No plan to decriminalise suicide despite the lack of prosecutions

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Answering a question from Deputy Montfort Tadier during question time this week, Robert MacRae said that while the UK and Guernsey had changed the law on the matter there were currently no plans for Jersey to follow suit. Instead, he said it was accepted that locally the custom had changed and it was no longer considered an offence to attempt suicide.

Those assisting suicide, however, could still be open to prosecution, he said, with the Attorney General responsible for recommending if such charges would be considered in the public interest.

When pressed on the matter, Mr MacRae said any decision on public interest in such a case would not be open to appeal.

‘A prosecution is more than likely to be in the public interest if the deceased was, for example, under 18 or did not have capacity to reach an informed decision, or had not reached a voluntary, clear and solid decision to commit suicide or if the deceased did not voluntarily seek assistance,’ he said.

Deputy Tadier’s question comes at a time when discussions are being had locally about whether Jersey should consider allowing assisted dying. The majority of candidates who stood in the May election said they would support the introduction of such a law, while an online petition on the new States of Jersey petitioning system calling for individuals of capacity to be allowed their own end-of-life choices currently has more than 1,100 signatures, prompting a response from a minister. If it gains more than 5,000 signatures it will be considered for debate in the States.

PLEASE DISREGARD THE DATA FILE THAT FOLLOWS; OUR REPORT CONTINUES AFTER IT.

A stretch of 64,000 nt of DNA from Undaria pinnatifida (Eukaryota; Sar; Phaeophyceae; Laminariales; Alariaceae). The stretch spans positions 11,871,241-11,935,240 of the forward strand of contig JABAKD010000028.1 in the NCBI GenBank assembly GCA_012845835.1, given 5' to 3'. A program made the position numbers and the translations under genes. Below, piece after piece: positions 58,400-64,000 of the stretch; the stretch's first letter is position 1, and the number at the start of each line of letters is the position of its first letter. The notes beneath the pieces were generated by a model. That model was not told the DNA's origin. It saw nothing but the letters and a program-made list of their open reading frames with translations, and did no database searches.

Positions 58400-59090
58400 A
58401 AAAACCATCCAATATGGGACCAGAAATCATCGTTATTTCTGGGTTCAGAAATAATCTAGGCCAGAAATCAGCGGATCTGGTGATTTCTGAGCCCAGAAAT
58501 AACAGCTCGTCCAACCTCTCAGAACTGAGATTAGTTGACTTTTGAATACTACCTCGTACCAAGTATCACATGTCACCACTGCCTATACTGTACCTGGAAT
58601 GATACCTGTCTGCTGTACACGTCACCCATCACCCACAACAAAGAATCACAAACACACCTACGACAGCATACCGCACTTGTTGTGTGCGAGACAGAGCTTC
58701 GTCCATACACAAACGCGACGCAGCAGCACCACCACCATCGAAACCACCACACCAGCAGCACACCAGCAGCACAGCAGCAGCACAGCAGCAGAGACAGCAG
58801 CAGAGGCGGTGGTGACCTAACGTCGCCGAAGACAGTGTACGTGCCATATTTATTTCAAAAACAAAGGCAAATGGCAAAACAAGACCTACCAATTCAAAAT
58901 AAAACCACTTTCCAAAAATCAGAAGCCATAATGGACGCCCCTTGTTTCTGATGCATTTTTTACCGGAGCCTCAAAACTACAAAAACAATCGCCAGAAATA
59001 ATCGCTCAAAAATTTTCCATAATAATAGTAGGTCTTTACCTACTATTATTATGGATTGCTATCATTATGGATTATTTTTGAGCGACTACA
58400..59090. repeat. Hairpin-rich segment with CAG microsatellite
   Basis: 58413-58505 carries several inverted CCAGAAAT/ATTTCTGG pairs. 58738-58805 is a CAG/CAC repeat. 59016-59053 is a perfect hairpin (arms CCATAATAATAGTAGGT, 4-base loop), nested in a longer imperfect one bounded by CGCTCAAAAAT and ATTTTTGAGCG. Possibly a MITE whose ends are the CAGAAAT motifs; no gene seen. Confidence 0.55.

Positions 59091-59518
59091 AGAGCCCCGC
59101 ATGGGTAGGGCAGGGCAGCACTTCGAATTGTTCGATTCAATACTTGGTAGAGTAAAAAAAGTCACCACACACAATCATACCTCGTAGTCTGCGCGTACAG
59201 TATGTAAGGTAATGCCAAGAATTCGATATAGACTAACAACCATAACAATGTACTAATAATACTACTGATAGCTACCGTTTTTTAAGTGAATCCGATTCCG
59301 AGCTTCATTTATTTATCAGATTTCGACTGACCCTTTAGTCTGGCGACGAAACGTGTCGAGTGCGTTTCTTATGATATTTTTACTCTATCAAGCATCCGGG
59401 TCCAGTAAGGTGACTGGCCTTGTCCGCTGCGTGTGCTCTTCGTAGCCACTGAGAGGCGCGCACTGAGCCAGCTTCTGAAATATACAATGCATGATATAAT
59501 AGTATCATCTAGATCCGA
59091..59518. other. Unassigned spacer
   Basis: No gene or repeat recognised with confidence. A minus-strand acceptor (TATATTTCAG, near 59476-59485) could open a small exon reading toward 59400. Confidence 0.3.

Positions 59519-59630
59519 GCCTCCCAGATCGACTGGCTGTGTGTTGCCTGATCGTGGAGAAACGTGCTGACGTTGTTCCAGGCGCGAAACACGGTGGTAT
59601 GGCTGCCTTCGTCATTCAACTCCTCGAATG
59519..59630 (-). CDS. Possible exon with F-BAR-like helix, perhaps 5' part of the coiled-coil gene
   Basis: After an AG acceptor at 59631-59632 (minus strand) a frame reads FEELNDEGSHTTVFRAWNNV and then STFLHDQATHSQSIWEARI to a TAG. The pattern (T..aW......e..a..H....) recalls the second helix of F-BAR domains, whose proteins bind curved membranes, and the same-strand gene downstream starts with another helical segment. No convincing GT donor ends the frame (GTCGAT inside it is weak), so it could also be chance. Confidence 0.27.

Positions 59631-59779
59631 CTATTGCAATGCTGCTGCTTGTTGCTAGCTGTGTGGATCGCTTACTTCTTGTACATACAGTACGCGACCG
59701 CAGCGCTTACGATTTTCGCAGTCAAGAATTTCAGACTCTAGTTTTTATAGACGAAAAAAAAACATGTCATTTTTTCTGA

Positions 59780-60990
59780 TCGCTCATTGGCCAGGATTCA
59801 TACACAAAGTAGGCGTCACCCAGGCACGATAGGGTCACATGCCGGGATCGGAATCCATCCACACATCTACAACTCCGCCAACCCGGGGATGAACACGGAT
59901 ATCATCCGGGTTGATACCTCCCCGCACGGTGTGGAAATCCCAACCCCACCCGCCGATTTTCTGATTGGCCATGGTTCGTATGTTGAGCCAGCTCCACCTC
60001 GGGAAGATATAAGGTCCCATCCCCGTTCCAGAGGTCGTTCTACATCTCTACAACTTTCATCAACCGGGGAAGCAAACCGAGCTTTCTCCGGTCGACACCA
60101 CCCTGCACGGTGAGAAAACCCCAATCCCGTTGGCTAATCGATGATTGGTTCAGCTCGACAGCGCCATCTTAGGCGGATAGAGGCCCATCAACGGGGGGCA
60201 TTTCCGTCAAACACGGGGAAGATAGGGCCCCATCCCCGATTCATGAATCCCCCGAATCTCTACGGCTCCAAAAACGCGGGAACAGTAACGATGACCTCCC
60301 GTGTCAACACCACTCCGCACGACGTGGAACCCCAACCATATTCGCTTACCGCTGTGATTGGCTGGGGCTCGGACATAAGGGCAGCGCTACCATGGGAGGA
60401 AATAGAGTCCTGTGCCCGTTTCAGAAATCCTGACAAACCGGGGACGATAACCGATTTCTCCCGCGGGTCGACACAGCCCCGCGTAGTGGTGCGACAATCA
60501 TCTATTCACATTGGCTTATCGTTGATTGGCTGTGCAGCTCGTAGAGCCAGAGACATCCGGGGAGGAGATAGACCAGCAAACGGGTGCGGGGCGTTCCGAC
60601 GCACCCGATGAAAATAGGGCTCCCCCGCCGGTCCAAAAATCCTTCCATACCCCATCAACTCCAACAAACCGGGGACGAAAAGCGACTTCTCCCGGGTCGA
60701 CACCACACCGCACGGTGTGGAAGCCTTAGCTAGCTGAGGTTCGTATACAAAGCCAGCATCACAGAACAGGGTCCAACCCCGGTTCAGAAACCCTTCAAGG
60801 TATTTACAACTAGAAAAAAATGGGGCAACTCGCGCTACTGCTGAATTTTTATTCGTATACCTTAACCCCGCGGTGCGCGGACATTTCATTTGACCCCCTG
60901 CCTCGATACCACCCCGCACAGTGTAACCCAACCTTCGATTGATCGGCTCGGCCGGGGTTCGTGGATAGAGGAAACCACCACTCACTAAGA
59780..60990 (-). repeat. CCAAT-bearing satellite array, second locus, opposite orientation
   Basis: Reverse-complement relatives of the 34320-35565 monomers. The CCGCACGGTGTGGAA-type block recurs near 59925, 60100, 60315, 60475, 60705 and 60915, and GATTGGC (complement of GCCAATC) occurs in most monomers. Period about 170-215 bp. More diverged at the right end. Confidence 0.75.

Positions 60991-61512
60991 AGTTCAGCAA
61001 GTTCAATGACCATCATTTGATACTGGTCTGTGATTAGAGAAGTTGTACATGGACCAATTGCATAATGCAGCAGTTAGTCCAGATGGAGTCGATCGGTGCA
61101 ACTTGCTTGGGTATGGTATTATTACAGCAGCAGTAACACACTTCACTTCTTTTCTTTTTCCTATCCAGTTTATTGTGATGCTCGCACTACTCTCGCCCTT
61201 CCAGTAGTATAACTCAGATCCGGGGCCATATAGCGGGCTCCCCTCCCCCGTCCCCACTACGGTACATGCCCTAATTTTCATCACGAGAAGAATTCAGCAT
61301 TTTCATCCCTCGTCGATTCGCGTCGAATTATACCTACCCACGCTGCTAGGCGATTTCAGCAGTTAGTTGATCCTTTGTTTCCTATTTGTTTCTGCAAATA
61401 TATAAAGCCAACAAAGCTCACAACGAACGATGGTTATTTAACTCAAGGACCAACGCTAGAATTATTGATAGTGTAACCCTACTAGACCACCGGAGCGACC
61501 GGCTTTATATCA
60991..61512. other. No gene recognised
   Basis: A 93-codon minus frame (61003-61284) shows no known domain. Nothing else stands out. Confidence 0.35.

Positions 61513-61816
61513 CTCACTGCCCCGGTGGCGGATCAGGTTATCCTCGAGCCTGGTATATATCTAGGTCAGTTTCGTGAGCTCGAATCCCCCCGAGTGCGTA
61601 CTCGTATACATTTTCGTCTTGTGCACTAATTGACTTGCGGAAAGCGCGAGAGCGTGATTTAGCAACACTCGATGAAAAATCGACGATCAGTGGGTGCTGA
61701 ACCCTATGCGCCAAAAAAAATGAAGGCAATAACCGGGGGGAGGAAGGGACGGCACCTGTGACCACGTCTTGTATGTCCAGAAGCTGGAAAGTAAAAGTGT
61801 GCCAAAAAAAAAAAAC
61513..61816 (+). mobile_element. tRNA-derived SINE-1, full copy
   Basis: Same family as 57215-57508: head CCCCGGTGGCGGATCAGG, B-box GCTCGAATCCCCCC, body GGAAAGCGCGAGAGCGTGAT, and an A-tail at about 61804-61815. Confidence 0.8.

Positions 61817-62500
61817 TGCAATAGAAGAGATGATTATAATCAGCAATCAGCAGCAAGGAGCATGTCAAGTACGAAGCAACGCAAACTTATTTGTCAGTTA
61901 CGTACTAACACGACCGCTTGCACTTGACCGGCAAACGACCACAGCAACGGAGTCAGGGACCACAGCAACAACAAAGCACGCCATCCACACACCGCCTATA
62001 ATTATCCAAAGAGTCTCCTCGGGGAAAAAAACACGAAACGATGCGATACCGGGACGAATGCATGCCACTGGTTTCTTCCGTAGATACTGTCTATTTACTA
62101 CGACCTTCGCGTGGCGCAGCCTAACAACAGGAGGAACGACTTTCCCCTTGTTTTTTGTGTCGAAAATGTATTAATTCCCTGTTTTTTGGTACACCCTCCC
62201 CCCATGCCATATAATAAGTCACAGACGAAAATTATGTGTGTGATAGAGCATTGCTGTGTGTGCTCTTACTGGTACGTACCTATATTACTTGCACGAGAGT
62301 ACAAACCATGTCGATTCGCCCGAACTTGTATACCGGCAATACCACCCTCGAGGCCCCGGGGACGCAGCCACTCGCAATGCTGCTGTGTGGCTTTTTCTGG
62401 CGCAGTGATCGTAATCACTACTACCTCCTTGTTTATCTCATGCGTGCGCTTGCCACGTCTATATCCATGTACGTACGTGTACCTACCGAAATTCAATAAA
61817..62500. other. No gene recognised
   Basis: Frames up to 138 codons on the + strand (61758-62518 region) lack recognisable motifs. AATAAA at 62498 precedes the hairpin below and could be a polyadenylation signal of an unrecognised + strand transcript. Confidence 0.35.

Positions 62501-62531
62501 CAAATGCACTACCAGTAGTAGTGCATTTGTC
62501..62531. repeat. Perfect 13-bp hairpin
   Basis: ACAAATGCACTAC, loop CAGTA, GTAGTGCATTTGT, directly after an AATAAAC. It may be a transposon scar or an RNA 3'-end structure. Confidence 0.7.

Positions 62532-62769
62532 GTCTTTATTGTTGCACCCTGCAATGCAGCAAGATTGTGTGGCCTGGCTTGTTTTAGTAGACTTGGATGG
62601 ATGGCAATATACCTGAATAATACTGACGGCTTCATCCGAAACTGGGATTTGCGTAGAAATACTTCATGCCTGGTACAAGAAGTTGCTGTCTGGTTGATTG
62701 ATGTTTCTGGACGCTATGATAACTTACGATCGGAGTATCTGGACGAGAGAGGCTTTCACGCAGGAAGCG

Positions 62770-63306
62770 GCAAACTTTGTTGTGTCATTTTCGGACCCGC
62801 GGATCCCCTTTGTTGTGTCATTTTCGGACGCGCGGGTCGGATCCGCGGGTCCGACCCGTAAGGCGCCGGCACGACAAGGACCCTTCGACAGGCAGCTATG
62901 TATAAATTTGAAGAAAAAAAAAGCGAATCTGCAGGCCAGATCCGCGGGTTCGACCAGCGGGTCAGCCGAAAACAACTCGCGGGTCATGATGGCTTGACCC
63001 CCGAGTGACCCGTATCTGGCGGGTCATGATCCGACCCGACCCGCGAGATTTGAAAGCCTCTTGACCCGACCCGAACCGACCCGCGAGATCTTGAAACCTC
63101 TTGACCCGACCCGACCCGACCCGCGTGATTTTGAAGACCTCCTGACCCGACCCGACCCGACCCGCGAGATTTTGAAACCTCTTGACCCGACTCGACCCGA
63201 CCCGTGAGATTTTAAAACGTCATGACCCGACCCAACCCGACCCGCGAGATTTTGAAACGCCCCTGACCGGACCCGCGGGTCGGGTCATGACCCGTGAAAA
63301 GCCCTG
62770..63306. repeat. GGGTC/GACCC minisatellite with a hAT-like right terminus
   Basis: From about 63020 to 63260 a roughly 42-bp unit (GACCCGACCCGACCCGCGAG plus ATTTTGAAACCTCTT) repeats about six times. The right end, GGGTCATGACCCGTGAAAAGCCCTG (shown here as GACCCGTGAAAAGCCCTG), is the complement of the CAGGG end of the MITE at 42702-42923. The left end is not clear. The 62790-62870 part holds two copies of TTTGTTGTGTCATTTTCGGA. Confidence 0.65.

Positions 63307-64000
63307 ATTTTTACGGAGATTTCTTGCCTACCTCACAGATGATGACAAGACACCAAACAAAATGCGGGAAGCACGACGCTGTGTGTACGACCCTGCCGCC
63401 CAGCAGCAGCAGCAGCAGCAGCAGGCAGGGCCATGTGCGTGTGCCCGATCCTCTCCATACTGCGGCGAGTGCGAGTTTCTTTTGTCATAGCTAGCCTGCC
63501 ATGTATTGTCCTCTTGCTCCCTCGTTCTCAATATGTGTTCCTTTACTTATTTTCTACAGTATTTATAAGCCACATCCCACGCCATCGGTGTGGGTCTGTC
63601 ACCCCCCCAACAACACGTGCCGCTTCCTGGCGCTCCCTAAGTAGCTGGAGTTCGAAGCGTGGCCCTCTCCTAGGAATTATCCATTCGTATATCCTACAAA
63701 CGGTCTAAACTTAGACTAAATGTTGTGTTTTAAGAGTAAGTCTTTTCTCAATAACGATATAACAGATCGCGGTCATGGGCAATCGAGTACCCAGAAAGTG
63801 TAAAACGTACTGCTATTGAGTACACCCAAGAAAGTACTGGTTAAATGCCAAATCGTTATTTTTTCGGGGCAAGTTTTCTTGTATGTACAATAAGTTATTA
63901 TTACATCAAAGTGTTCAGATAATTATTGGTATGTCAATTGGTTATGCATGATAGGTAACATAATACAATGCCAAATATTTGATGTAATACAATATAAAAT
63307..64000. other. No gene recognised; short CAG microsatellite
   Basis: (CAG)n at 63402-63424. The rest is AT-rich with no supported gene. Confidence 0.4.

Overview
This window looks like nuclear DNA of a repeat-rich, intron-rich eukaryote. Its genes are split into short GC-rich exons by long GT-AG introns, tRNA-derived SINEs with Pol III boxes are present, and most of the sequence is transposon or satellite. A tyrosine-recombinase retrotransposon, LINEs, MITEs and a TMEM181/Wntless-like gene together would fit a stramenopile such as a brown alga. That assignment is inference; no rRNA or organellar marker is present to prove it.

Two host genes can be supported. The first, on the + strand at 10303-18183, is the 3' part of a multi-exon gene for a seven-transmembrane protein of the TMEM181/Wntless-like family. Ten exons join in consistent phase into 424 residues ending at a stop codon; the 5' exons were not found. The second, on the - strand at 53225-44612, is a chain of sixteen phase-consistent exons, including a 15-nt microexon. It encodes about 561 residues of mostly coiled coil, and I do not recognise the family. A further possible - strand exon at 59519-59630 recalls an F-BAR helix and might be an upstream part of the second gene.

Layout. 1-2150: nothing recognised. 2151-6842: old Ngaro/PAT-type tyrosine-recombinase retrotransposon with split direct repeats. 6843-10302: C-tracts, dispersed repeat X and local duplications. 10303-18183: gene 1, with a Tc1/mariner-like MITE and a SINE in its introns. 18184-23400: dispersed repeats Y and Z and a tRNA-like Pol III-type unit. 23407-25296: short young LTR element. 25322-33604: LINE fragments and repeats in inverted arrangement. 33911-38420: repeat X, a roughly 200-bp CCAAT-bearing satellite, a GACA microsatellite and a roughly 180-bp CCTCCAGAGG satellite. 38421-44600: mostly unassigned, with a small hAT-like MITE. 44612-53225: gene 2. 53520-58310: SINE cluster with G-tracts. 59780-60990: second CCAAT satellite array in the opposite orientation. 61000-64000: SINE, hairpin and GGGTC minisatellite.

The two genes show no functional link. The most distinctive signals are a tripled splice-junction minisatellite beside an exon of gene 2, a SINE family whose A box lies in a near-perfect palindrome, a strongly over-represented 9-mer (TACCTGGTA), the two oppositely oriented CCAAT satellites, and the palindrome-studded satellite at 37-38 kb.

The campaign to bring in assisted dying in Jersey is being led by Tanya Tupper, whose mother, Roberta, was diagnosed with stage-four lung cancer just over three years ago and was told that she had six months to live.

In Guernsey earlier this year politicians dropped proposals to approve assisted dying in principle following a public debate over many weeks, which attracted media attention from around the world.

Mr MacRae said that it was important not to confuse the two elements of the discussion, those being the decision of an individual to take their own life and that of someone helping them.

‘A distinction needs to be drawn between criminalising taking one’s own life and assisting another to do so,’ he said.

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